I’ve never turned down free advice, and as a result, I’m inclined to give some myself. This page is a collection of tid bits, resources and advice. My first and most important gem is
•••••• BACK UP YOUR DATA ••••••
And don’t give me any of that, “I thought Macs weren’t supposed to fail!” garbage, no one makes anything the way they used to, and it’s ALL made in China by the lowest bidder. After all there are mechanics for Rolls Royce! Hard drives are a mechanical devices and can and do fail. Apple makes it ridiculously easy to back up your data by using an external hard drive and their free Time Machine software that comes with Mac OS X 1.5 and up. So, NO EXCUSE, BACK UP YOUR DATA!
Apple Repair Extension Programs
Apple has a list of known issues with their products, they range from battery recalls, hard drive recalls and bad accessories. A complete list can be found at www.apple.com/support/exchange_repair/
Just like your car, there are a number of things you can do to keep your computer running smoothly. Here are a few recommendations for Preventative Maintenance.
- Do not eat or drink near your computer. If an accident happens, any resulting damage would not be covered under warranty. Crumbs and such from food can get into your computer under the keyboard or through the vents.
- Do not use your machine in a dirty or dusty environment. Enough dust can clog up fans causing overheating.
- Do not smoke around your computer, the dust, nicotine, and particulate matter is electrically conductive and if enough builds up inside your computer it can cause an electrical short.
- Have your Software Update set on a schedule. Having your software up to date with the latest security and bug fixes is essential to the smooth performance and compatibility of your machine.
- Run Disk Utility’s First Aid functions regularly to keep any software issues in check. This could alert you to any possible problems with your hard disk drive.
- Run Time Machine, or back-up your data is some other way onto an external hard disk drive. Hard disk drive failures can occur without warning taking your valuable information or memories with them.
- Shut down your computer on a regular basis to clear out system cache files, these can fill up your hard disk if left for long enough. Shutting down or restating your Mac also allows your Mac to run critical Unix maintenance programmes.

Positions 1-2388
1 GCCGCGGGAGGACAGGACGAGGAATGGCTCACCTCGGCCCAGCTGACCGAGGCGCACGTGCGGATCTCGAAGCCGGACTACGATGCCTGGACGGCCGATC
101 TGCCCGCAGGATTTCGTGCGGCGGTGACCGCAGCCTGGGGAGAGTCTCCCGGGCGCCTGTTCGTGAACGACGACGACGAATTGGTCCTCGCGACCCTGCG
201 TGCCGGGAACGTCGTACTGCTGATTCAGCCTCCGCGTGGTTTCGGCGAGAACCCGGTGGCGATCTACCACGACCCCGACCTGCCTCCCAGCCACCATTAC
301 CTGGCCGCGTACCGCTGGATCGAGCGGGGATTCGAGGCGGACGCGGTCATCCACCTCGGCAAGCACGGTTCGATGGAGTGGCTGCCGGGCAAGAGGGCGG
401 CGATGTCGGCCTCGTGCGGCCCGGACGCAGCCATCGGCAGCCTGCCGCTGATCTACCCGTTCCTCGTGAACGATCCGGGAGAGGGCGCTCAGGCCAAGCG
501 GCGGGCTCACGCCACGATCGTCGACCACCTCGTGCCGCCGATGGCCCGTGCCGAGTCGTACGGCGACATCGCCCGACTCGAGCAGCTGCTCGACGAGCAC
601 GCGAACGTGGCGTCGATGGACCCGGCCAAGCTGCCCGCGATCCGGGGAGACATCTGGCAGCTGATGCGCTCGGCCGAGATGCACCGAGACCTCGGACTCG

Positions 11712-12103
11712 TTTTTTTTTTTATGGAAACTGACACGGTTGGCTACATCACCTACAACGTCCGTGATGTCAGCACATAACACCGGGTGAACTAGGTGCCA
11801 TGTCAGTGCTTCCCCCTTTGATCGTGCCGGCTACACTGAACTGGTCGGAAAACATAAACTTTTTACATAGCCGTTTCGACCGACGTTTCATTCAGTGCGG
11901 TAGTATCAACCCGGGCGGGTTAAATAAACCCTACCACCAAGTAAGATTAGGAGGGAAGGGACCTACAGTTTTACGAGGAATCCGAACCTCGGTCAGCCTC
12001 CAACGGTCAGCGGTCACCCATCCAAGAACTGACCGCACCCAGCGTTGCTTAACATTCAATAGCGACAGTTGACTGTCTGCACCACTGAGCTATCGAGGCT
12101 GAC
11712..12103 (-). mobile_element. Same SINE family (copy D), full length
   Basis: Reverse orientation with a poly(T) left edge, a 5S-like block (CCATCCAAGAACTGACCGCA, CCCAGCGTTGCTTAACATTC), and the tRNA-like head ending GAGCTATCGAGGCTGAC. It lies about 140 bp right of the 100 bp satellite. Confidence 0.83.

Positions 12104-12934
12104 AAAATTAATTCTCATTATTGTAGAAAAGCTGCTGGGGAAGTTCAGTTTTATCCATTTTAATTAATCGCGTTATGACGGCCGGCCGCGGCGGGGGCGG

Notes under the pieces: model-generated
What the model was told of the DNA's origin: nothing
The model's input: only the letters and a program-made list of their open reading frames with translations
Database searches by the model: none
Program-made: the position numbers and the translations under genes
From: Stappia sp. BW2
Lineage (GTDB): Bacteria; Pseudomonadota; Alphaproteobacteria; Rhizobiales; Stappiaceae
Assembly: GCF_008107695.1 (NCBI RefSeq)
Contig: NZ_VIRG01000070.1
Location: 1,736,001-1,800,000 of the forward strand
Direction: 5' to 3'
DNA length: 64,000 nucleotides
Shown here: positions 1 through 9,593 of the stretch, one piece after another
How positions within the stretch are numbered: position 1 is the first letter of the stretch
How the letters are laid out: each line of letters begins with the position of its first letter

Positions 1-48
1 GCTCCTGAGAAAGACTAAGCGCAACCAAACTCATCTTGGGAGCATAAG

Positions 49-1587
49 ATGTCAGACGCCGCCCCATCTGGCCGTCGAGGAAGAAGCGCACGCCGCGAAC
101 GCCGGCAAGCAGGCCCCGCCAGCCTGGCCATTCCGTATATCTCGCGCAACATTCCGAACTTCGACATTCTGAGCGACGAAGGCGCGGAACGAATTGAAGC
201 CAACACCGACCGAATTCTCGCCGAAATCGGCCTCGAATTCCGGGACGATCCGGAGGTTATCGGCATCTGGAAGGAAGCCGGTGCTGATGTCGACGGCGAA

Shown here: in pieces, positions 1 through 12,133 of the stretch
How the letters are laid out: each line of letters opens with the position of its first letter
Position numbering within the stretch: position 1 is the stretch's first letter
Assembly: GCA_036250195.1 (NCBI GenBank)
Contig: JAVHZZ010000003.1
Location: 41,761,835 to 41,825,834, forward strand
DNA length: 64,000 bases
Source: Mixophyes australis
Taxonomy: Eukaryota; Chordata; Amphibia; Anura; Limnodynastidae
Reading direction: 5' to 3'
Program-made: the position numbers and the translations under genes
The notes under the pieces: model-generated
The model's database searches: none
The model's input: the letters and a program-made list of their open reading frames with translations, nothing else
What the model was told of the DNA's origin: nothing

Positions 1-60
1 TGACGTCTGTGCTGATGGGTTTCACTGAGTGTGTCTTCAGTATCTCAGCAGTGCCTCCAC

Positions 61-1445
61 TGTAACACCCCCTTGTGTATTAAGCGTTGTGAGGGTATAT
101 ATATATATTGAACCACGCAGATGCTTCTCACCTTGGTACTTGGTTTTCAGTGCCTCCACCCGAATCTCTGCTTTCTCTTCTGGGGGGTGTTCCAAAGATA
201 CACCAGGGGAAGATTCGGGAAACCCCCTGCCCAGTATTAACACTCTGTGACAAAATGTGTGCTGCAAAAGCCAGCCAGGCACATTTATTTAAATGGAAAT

- Keep at least 10% of your hard disk drive capacity free in order for the operating system to have adequate room to save and swap cache files.
- Keep third party utilities and software to a minimum. Running a lean, clean machine is the key to having a happy machine.
- Run Software Update. Be sure you have the latest software updates on your computer to ensure compatibility.
- Try running Disk Utility's "First Aid" function to solve some software issues. This can be run directly from your computer, or the DVD that shipped with your system.
- Try reinstalling the Operating System (Mac OS X, Mac OS or simply OS). Make sure that you have a proper backup of all of your data. When reinstalling your OS, make sure that you do an “Archive & Install” so that your data is left intact.
- Reset your computers Parameter RAM. This can be done by holding down the Command-Option-P-R key at start-up. Keep them held down until you hear the computer restart 4 or 5 times.
- If you have a CD or DVD stuck in your computer, try restarting the computer while holding down the mouse or trackpad button. This may get it out if it’s not physically stuck.
- Check your warranty status. Even if you are certain as to your warranty status, check the following link to verify with Apple: https://selfsolve.apple.com/GetWarranty.do, if there is a problem, contact Apple to sort it out.